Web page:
Wed, 05 Mar 2003

City administration told to withdraw 'Dekel' funds

Bambang Nurbianto, The Jakarta Post, Jakarta

The city administration has been urged to withdraw Rp 130 billion of aid funds for 167 subdistricts amid widespread corruption by subdistrict officials and members of the subdistrict representatives (Dekel).

"What happened in Serdang subdistrict is only one of many examples of the corruption of aid funds for subdistricts," Jakarta Residents Forum (Fakta) chairman Azas Tigor Nainggolan told The Jakarta Post on Tuesday.

Tigor referred to the misuse of the Subdistrict Community Empowerment Fund (PPMK) by Agus Sugito, Dekel chairman in Serdang subdistrict, Central Jakarta who is now being detained by the police.

Sugito was accused of corrupting Rp 700 million of PPMK money, which he allegedly used to build a house for his mistress and on overseas travel.

The other irregularities include the alleged misuse of Rp 90 million by Kelapa Dua subdistrict council chief, who used the money to repair his home, and in Pluit, North Jakarta, where the money was used to repair subdistrict office buildings.

The PPMK program was launched in 2001 for only 25 subdistricts with funds totaling around Rp 2 billion. In 2002, all subdistricts received the funds, with each receiving Rp 250 million in aid per year.

In 2003, the amount of money was increased to Rp 500 million per subdistrict, although there were many reports about the misuse of the money by subdistrict representatives.

Similar calls came from Tubagus Haryo Karbiyanto, the head of urban affairs division at the Jakarta Legal Aid Institute (LBH). He stressed the need to stop the program temporarily until the city administration found a better mechanism to disburse money to the poor in the subdistricts.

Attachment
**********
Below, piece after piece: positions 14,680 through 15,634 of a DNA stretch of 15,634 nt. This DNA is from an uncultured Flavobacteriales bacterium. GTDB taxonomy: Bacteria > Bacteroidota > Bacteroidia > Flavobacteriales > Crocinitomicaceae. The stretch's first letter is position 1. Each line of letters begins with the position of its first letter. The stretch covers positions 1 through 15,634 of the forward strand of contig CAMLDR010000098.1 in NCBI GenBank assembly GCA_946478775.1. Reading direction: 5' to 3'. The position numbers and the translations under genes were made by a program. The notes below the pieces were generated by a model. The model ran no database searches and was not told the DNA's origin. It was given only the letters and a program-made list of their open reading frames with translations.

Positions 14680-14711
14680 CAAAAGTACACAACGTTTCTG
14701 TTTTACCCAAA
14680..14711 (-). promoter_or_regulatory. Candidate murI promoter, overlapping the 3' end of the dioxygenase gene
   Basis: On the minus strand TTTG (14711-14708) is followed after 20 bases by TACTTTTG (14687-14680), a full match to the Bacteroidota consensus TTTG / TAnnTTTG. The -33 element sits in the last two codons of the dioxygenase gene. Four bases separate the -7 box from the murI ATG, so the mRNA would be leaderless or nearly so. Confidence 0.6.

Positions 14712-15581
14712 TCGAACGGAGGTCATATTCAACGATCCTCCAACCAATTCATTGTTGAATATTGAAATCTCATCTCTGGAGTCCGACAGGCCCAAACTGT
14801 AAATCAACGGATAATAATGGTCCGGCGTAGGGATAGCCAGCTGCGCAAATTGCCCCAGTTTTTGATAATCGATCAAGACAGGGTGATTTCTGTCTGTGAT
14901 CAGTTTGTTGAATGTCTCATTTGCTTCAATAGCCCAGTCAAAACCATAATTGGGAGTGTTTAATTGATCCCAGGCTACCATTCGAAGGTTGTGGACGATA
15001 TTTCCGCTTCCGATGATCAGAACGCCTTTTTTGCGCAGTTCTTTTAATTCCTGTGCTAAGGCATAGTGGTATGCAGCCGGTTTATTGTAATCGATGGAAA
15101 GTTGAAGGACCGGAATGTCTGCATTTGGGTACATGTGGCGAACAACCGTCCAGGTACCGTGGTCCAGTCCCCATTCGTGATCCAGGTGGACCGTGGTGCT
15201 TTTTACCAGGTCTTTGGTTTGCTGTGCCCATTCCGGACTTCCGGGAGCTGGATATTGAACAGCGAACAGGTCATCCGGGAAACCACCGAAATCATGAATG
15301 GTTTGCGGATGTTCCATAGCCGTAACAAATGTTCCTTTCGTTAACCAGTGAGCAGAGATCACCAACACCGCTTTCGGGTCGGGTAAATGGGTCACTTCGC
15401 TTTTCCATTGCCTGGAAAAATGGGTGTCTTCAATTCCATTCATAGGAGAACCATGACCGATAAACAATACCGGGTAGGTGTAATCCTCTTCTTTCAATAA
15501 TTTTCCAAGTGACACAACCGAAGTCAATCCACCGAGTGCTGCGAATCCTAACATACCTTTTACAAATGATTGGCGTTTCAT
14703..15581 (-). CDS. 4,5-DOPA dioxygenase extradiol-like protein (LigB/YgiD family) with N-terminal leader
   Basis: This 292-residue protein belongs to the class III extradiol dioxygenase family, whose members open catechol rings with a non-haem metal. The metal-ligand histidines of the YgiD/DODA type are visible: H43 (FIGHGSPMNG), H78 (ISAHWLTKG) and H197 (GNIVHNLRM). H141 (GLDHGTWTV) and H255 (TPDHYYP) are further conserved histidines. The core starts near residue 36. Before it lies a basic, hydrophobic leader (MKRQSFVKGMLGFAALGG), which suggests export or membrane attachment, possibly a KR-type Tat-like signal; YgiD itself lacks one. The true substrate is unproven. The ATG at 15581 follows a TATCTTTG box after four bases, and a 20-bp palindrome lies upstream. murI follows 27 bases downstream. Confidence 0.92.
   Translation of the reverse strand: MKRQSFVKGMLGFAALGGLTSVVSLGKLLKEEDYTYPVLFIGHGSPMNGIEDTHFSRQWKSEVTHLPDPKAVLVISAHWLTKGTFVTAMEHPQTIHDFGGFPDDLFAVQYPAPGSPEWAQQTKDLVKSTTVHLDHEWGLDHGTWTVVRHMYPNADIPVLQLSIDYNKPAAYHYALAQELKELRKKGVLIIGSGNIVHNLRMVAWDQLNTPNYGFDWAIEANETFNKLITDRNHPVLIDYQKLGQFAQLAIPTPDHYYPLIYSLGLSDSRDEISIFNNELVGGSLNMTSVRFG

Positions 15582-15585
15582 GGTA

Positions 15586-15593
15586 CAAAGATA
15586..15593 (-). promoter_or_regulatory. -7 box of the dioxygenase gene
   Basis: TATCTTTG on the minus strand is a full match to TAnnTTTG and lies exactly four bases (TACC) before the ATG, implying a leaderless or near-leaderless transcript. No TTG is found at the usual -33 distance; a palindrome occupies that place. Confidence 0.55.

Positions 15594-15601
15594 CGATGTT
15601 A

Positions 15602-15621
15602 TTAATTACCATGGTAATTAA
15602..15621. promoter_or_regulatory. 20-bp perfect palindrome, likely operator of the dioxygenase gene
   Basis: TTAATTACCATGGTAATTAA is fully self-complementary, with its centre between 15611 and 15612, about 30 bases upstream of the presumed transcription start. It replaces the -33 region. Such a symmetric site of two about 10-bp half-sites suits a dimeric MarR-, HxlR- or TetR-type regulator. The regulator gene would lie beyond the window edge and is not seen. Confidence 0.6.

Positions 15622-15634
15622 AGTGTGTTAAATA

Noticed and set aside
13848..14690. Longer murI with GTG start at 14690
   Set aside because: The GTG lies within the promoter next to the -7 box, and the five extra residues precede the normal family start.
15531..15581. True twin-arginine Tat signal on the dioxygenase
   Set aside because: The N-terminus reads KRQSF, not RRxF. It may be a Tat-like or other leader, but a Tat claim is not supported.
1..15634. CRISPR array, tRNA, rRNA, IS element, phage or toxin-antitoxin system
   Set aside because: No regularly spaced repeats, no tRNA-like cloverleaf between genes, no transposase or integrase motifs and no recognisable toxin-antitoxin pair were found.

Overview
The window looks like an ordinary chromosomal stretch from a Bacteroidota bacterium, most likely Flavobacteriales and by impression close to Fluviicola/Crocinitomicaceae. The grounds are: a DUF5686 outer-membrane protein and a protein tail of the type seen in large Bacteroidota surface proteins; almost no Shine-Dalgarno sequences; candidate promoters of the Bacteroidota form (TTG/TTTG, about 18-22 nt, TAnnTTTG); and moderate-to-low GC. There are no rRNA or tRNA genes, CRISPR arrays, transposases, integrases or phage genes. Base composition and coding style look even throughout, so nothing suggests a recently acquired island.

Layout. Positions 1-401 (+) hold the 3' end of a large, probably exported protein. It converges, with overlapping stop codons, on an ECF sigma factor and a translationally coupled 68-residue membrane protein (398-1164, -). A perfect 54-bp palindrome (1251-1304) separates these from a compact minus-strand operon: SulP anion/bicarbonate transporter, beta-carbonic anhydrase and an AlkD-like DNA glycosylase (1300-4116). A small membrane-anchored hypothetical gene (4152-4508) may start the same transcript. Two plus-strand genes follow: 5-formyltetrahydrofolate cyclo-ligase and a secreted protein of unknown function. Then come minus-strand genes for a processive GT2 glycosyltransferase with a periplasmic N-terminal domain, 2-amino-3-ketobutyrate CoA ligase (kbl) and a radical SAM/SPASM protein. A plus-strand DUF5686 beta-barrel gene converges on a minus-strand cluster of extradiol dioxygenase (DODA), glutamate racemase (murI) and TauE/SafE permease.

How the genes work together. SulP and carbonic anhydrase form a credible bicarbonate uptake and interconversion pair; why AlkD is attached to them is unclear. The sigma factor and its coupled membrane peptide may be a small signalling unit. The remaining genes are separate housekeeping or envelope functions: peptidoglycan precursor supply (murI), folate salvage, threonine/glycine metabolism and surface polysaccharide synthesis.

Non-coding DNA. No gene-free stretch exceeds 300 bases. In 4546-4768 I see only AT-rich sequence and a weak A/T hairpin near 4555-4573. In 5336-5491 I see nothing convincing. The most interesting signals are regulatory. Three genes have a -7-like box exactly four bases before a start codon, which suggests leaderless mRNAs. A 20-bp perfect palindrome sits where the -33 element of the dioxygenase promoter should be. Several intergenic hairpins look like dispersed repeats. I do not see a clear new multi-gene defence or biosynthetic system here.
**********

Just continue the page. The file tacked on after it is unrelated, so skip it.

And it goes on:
He shared Tigor's idea that unspent money be withdrawn while the distributed funds were audited.

Tubagus said the program was ridden with corruption as disbursement of the money by Dekel was not transparent in that only Dekel members and officials in the subdistricts knew how the money was spent or otherwise.

Meanwhile, Governor Sutiyoso said he would go ahead with the aid program, saying that in general the money was useful to the poor as it was used to improve small businesses.

"I will not stop the program only because of one or two irregularities," Sutiyoso said, asking the people to take part in supervising the use of the aid funds.

Tigor, however, stressed the need to withdraw and temporarily stop the aid program. He said a transparent evaluation was needed to see whether the program was effective in empowering the poor.

Tigor said that by withdrawing all the money from the subdistricts, the city administration would know whether the money was used properly or not by the Dekel members.

"Based on my observations, I can say that the majority of the money did not reach the poor people as it is was only distributed among the elite of the subdistricts or among the families of Dekel members."